Totally False Propaganda About File Sharing Being Given To Students As Educational Material

from the will-the-next-pamphlet-be-about-lying-to-students? dept

It's no secret that both the MPAA and the RIAA have created so-called "educational campaigns" for students about copyright. These educational programs are incredibly one-sided, of course, and it's amazing that many schools actually allow this sort of corporate propaganda to masquerade as educational material. Even more problematic is when an entirely separate organization, supposedly offering a non-biased educational campaign, starts parroting the propaganda. The nonprofit National Center for State Courts, whose charter apparently is as an "organization dedicated to improving the administration of justice by providing leadership and service to court systems in the United States," has done just that. As part of that, it created a set of "graphic novels" (more like a pamphlets) designed to teach students how the court system works. Except the first such graphic novel actually teaches a bunch of RIAA propaganda about file sharing that is mostly flat-out false.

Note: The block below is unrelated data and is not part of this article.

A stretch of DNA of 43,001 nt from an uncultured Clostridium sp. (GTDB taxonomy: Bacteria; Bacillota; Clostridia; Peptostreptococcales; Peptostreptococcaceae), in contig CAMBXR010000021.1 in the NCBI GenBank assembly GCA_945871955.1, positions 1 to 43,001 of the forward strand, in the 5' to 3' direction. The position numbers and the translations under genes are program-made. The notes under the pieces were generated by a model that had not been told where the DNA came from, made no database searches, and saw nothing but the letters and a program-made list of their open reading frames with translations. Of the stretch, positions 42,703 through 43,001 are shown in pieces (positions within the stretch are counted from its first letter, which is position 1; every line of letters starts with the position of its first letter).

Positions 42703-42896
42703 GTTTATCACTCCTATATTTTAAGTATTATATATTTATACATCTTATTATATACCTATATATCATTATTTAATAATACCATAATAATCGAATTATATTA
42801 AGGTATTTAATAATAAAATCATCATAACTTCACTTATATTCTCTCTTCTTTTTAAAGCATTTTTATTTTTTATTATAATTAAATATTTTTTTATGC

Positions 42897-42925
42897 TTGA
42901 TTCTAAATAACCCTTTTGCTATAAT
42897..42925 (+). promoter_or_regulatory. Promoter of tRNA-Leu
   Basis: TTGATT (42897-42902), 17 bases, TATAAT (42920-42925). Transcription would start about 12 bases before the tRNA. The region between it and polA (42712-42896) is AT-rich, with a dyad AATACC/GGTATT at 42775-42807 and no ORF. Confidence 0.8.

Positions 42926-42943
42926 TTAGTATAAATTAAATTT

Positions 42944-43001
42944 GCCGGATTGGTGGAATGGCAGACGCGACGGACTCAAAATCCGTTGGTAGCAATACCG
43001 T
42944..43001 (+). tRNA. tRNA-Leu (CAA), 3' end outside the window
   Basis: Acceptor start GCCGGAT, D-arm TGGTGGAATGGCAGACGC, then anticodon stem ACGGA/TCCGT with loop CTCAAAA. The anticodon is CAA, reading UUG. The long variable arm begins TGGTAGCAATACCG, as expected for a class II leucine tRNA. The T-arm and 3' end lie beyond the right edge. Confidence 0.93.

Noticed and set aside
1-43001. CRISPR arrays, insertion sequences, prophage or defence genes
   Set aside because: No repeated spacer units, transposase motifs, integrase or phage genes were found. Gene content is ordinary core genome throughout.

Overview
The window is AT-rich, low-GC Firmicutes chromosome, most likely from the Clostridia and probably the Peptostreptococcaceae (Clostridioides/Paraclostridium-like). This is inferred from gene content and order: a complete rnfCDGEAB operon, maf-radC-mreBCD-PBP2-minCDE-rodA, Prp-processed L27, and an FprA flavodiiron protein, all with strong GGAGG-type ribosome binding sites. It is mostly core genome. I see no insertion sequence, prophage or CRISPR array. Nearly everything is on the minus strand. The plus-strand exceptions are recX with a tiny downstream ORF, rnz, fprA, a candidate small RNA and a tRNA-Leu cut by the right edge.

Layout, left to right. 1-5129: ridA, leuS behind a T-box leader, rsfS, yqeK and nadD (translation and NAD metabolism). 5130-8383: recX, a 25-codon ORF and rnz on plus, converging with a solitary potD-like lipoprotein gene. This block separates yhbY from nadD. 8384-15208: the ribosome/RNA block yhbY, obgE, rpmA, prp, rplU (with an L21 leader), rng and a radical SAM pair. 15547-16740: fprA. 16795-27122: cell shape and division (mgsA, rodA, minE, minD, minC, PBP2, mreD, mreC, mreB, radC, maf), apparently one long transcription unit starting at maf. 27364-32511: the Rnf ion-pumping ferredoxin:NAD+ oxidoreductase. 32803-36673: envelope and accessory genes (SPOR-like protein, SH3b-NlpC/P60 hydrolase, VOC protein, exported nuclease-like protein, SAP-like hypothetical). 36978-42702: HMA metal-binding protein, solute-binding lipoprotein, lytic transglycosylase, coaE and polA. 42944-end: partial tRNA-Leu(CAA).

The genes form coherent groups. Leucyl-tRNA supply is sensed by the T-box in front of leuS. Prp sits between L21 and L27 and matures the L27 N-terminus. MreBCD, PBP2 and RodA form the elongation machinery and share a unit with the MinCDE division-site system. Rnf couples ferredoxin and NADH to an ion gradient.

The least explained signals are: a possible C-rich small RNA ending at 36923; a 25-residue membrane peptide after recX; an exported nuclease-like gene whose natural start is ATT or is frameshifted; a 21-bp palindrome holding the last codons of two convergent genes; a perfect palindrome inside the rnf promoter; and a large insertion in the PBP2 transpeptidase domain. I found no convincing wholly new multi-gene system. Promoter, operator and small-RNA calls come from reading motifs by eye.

Among the things that aren't true is a claim that file sharing is a city level crime that will get you arrested by the local cops, and that you can face a 2 year jail sentence and a criminal record for downloading songs. You would think that a pamphlet designed to teach kids how the courts would work would actually get the legal issues correct. But, instead, it's just a bunch of propaganda that is completely incorrect about the law.

Filed Under: copyright, educational campaign, file sharing, propaganda
Companies: national center for state courts


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  1. identicon
    Anonymous Coward, 23 Aug 2008 @ 8:59am

    Re: Re:

    Neither Florida nor California specify "selling", "offering to sell", etc. as necessary elements of the offense. File sharing per se can get a person in trouble with state authorities.

    California's statute is interesting (Section 653aa) because of a twist it contains. Generally, it requires a file sharer to provide an email address that can be read at the time of download and that identitifies the location of the file sharer.

    Doubtless, "Hollywood" was behind its enactment, and that it is difficult to apply given what one can do with email addresses. However, if an address is not provided and "Hollywood" still finds you, the authority of the state can also be invoked to place a file sharer in even hotter "hot water".

    The necessary elements of a particular crime vary from state to state, so what is criminal conduct in one may not be in another. The important point to note, however, is that file sharing is not necessarily just a matter of federal law.

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